A total of 65 women in Sussex were warned about their partner’s history of domestic violence during a nine-month period in 2014.
Clare’s Law, named after Clare Wood who was murdered by an ex-boyfriend in 2009, allows members of the public to ask police to disclose information about an individual’s violent past.
Figures released by the Home Office today (Tuesday March 8), on the two-year anniversary of the scheme’s rollout, show how many people applied for information in the nine months after Clare’s Law came into force.
Nationally, 4,724 applications were made between March 8 2014 and December 31 2014, with 1,938 disclosures made.
In Sussex, 150 people applied to police for information about their partner, and 65 disclosures were made.
The law, also known as Domestic Violence Disclosure Scheme (DVDS), was introduced in England and Wales on International Women’s Day.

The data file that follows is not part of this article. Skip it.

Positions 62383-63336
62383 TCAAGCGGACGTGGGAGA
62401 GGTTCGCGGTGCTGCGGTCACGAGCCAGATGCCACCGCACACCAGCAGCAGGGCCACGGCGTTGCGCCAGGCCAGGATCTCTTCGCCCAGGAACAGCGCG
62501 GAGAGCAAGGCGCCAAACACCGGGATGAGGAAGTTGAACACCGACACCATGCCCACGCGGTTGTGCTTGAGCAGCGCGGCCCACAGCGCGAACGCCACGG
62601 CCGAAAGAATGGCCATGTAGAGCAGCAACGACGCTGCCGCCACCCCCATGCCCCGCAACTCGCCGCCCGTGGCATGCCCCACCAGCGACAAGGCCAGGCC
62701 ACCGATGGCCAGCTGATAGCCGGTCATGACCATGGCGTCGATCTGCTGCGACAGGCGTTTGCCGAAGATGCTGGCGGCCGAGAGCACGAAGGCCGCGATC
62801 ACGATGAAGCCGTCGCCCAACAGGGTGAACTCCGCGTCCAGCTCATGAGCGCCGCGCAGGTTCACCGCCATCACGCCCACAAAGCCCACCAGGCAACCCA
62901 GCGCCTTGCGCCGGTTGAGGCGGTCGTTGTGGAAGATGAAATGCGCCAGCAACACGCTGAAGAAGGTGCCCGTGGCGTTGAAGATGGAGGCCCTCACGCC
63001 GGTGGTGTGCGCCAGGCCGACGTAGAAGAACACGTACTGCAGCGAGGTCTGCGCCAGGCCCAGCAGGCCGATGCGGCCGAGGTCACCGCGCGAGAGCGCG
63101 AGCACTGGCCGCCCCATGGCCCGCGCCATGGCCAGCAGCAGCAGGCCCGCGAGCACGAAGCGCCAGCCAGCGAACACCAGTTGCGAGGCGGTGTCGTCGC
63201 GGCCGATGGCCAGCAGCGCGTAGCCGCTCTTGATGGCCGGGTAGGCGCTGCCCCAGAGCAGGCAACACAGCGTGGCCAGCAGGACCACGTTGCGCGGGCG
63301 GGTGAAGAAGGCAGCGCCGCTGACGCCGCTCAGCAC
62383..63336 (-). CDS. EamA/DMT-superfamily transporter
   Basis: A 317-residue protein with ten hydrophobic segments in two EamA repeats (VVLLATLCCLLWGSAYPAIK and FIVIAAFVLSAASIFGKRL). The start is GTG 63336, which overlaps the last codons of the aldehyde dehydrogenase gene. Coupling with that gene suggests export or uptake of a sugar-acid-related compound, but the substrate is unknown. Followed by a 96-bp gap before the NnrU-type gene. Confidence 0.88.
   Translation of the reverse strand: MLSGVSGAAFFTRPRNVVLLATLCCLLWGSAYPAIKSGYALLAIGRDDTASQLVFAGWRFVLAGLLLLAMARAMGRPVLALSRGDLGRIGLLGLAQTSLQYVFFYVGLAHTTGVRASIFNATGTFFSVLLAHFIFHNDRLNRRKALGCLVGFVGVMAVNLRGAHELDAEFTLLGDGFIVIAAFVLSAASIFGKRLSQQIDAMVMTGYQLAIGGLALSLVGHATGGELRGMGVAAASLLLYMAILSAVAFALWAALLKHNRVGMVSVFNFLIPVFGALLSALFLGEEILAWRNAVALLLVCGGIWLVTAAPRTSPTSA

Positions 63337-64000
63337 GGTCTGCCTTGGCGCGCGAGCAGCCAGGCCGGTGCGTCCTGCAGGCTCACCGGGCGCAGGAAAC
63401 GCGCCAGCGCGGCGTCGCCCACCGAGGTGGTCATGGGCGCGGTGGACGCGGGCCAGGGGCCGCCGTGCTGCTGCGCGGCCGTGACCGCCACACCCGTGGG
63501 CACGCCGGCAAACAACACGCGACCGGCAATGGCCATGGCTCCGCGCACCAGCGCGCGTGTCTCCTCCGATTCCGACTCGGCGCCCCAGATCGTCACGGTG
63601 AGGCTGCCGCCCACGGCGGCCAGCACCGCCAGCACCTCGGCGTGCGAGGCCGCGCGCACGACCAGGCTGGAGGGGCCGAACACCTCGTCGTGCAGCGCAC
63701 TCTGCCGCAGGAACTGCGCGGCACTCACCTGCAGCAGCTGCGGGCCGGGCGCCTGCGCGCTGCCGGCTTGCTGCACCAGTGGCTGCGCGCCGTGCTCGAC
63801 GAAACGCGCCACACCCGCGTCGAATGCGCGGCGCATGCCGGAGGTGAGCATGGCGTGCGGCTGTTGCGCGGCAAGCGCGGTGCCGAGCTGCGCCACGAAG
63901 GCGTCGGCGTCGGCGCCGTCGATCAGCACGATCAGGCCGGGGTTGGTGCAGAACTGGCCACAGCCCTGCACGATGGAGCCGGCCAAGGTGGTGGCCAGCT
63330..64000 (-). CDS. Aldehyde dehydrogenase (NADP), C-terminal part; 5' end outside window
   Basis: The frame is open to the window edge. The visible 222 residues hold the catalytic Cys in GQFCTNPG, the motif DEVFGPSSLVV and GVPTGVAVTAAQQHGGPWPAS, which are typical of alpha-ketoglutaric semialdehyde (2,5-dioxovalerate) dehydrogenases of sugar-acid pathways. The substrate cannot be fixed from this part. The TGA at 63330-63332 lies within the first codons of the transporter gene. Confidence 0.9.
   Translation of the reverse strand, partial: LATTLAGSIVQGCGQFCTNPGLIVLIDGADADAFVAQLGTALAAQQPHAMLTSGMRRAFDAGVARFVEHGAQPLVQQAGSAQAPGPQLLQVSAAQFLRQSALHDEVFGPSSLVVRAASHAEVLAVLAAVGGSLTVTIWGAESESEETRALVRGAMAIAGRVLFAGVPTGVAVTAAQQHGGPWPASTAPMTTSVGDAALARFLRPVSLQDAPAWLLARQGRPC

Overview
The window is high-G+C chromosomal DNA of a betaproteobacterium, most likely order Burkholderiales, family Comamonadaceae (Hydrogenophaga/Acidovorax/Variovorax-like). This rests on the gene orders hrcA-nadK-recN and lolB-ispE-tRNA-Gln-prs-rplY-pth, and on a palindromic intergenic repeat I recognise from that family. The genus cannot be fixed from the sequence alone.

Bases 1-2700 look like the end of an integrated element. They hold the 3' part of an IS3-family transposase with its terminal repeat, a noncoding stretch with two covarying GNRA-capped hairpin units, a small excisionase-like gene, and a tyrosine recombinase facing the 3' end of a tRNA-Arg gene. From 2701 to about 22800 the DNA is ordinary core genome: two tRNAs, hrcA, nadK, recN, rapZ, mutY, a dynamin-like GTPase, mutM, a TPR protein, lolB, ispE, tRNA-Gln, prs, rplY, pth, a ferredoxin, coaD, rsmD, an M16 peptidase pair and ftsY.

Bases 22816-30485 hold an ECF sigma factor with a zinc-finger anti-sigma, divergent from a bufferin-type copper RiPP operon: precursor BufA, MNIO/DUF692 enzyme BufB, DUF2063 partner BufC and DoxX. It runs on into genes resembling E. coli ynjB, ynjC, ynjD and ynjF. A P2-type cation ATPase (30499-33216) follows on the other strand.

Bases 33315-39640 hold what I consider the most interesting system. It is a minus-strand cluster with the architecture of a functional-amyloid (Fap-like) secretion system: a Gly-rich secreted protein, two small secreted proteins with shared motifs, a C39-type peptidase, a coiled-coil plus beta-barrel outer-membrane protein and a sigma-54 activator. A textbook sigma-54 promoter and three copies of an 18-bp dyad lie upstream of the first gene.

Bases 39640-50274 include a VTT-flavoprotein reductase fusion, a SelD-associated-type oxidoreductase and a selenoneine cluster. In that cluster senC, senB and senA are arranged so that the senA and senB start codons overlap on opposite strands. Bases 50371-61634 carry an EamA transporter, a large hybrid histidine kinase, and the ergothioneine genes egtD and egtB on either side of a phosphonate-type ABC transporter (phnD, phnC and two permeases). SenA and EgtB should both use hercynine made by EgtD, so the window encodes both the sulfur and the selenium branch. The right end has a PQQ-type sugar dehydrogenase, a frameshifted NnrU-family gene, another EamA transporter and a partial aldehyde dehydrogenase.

It is designed to provide victims with information that may protect them from an abusive situation before it ends in tragedy, the Home Office said.
Clare Wood, who lived in Salford, was 36 when she was murdered by her former partner George Appleton in 2009.
Appleton had a history of violence against women.
The DVDS recognises two procedures for disclosing information. The first, right to ask, is triggered by a member of the public applying to the police for a disclosure.
The second, right to know, is triggered by the police making a proactive decision to disclose information to protect a potential victim.
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